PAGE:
No charges against 2 Chicago officers in fatal shootings
Cook County State’s Attorney Kim Foxx said there was insufficient evidence to charge the officers in the deaths.
No charges will be filed against the Chicago police officers who chased and fatally shot 13-year-old Adam Toledo and 22-year-old Anthony Alvarez within days of each other last year, prompting sharp criticism of how the department handles foot pursuits, a prosecutor announced Tuesday.
Cook County State’s Attorney Kim Foxx said there was insufficient evidence to charge the officers in the deaths, which were captured on video that showed both suspects appeared to have handguns prior to the shootings.
The public release of the videos in April 2021 renewed calls for reform of the Chicago Police Department, which for decades has had a reputation for brutality, misconduct and racism. And it came as videos of police confrontations put departments around the country under heavy scrutiny, especially after the footage from 2020 that helped lead to a murder conviction in the death of George Floyd.
In both Chicago shootings, officers chased suspects on foot — a highly unpredictable situation that critics, including the U.S. Department of Justice, have said is dangerous for both officers and suspects and leads to too many unnecessary shootings.
The deaths led to protests and calls for Chicago to adopt clear guidelines for officers on pursuits, though a policy still has not been finalized.
In February, Alvarez’s family sued the city of Chicago, saying it is partly responsible for his death because of the lack of a foot pursuit policy.
Foxx also was critical Tuesday of the officers in the shooting death of Alvarez, saying they created the situation that put them in danger. Alvarez was walking when officers approached him because of a traffic incident the night before.
Alvarez ran away, turned a corner and fell, Foxx said. When Officer Eric Solano turned the corner, Alvarez was getting up off the ground, and it appeared to the officer that Alvarez was about to shoot him, she said.
“As he (Alvarez) began to use both hands to push himself off the ground, Officer Solano arrived at the corner of the residence and observed Mr. Alvarez in a crouching position with a handgun in his right hand,” Foxx said. That led Solano, she said, to believe Alvarez “was waiting to ambush him.”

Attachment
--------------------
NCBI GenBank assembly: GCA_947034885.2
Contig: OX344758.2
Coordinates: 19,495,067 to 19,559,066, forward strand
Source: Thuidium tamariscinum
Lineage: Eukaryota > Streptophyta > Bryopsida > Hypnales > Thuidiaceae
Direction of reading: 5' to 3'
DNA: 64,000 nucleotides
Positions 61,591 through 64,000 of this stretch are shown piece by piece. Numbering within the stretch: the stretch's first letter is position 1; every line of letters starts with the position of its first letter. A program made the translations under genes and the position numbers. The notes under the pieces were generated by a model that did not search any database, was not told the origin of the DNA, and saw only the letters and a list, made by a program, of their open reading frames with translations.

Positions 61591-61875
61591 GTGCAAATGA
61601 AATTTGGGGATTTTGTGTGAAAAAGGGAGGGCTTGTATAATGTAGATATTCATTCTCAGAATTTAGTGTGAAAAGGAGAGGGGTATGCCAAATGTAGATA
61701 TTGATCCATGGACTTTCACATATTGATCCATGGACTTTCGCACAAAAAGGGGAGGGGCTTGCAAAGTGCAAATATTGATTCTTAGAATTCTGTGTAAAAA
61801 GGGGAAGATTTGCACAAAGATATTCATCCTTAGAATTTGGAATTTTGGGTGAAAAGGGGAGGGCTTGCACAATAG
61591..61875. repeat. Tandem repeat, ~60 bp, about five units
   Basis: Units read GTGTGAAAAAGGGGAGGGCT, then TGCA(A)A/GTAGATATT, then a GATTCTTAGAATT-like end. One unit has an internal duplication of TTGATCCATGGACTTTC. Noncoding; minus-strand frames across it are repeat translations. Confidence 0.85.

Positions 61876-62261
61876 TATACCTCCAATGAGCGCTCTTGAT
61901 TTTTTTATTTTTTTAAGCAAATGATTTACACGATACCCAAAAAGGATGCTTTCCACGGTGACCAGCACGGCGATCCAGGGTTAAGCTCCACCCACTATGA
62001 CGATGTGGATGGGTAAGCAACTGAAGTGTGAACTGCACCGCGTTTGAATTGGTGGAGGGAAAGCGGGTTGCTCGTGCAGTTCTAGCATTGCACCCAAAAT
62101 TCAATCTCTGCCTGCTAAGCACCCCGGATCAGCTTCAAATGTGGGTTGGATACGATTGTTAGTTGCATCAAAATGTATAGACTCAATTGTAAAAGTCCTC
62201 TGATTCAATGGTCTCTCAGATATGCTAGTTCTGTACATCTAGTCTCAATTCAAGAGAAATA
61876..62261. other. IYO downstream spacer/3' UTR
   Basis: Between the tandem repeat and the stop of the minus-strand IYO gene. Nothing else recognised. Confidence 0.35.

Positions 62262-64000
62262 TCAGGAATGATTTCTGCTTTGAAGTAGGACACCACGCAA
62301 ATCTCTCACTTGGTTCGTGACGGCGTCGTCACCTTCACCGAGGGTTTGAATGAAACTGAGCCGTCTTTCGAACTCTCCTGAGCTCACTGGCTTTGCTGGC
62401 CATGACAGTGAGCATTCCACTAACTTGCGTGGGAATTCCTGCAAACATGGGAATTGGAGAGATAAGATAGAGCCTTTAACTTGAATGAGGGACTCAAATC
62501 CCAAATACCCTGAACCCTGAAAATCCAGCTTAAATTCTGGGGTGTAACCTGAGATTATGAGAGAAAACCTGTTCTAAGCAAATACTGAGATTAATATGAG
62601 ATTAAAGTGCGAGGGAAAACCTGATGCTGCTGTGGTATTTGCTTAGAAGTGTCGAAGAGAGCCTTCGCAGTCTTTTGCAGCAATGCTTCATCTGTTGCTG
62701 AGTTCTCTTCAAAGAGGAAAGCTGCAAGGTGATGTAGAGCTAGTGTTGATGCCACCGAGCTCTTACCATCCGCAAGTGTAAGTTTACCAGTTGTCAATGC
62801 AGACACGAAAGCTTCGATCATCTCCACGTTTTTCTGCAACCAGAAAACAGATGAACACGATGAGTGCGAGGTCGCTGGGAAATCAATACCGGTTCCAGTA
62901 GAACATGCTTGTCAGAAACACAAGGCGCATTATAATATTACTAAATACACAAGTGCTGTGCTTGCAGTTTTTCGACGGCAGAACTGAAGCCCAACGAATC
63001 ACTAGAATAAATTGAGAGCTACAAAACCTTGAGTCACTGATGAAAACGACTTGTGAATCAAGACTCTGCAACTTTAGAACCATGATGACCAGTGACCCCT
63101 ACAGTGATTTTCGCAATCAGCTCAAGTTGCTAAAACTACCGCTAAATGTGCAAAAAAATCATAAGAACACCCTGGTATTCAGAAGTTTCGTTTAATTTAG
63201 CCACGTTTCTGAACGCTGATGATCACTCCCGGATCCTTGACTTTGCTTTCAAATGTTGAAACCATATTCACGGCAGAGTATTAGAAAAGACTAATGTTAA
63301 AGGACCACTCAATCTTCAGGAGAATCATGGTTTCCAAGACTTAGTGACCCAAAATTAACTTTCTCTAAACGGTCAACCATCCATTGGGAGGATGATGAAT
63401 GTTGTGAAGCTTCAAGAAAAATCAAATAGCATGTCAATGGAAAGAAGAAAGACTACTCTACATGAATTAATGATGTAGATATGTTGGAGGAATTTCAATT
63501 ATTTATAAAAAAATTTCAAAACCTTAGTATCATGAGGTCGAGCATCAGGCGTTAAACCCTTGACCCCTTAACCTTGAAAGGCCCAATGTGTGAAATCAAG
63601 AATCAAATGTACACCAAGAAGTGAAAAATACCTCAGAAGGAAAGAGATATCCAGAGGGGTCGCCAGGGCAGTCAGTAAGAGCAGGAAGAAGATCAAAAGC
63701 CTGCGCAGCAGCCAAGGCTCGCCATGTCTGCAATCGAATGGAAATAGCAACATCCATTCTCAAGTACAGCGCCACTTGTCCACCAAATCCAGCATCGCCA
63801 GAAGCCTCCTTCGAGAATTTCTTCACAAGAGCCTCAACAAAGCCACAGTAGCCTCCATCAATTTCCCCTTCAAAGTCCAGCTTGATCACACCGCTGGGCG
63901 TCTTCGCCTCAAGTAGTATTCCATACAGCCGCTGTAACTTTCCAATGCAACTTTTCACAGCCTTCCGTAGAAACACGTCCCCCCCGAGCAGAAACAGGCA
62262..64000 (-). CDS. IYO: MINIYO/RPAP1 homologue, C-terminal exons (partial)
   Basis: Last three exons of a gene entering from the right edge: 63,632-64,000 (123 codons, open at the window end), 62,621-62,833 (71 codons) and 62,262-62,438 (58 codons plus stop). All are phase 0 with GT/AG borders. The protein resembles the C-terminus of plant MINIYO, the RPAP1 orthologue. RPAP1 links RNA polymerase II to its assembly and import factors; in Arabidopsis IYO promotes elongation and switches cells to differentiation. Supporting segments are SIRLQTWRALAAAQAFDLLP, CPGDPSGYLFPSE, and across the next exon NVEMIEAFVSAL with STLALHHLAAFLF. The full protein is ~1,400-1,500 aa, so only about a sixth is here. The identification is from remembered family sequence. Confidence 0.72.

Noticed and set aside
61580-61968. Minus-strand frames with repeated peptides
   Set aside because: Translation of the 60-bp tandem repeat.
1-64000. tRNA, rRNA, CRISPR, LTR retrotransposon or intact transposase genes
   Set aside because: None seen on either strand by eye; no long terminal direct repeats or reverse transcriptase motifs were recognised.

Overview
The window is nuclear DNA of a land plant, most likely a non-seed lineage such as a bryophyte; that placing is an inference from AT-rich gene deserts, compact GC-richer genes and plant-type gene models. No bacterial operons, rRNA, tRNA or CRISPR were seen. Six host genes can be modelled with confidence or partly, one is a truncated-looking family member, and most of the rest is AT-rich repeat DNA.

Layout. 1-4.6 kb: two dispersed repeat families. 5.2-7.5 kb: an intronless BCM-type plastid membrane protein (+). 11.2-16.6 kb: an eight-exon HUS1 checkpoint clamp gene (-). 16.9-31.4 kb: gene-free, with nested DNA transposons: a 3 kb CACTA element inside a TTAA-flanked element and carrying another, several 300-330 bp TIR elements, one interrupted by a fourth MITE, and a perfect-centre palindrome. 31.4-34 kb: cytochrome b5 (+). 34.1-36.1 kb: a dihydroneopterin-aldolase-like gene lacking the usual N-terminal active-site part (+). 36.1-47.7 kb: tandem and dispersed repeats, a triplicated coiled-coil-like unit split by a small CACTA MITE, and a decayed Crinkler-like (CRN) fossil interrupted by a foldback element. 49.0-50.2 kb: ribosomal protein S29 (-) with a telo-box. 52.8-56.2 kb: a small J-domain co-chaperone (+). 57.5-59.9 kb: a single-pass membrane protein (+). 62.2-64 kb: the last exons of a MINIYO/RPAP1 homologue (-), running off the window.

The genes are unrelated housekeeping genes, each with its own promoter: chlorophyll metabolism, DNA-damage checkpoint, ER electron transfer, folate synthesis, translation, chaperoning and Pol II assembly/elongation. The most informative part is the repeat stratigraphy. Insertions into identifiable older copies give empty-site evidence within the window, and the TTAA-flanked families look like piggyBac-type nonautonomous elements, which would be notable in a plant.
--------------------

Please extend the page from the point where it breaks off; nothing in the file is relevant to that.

But Tim Grace, an attorney who represented Solano as well as the other officer, Eric Stillman, said Foxx’s criticism in the shooting of Alvarez was unfair.
“Police have the duty to enforce the law and the idea that someone can break the law, drive without a license and run from the police is wrong,” he said. “If you don’t want (police officers) to enforce the law, just tell them.”
In the Toledo shooting, police were on the scene after a gunshot detection system the city uses recorded eight shots in the area. When they arrived, the only two people they saw were Toledo and Ruben Roman, then 21, both of whom immediately started to run away.
Stillman saw that Toledo had his hands near his waistband, causing him to believe that the teen had a gun, Foxx said. She said that the teen raised his right hand so quickly that it was impossible to determine if he’d dropped the gun.
Between the time he began to turn with the right hand that had been holding the gun and the time the officer shot him when he was no longer holding the gun “was estimated to be 838 milliseconds,” Foxx said.
The prosecutor said she met with families of both Toledo and Alvarez earlier Tuesday. In meeting with the Alvarez family and their attorney, Foxx said the family was “unmistakably heartbroken” and had “many, many questions” about how officers approached him, including why they didn’t come to their house if they knew they were looking for him.
Foxx also described Toledo’s family as “heartbroken.”
In a statement, attorneys for the family said they are “profoundly disappointed” that Stillman will not face criminal charges and that they are pursuing a civil case against Stillman and the city.
“Officer Stillman’s use of deadly force was excessive and posed a threat to the safety of Adam and others,” attorneys Adeena Weiss Ortiz and Joel Hirschhorn said. “We will be contacting the Department of Justice Civil Rights Division to address this horrific travesty.”
Foxx said the officers in both cases demonstrated they feared for their lives at the moment they fired. But she added she has “deep concerns” about the Chicago Police Department’s foot pursuit policy in both cases. The city has said it is reviewing the policy.
“I think in the instances we’ve seen, especially with Mr. Alvarez, we have to ask ourselves, was this worth the effort?” Foxx said.
After the shootings last year, Chicago Mayor Lori Lightfoot demanded the police department come up with a clear foot pursuit policy — something that has been discussed for years but has not happened. Chicago police now say they are finalizing a policy, though one still is not in place.
In some other cities, officers are given clear guidance about when and under what conditions to pursue people by foot.
Foxx said she believes there is “a full awareness” among Lightfoot, police Superintendent David Brown and the head of the Civilian Office of Police Accountability that new guidance on foot pursuits is needed.
“I think the deaths that we have seen, the risk to our officers, absolutely necessitates that we have a foot pursuit policy that keeps everyone safe,” she said.
Stillman, the officer who fatally shot Toledo, is on active duty and Solano has been relieved of his police powers pending the results of internal investigation by the department, according to CPD spokesman Tom Ahern.
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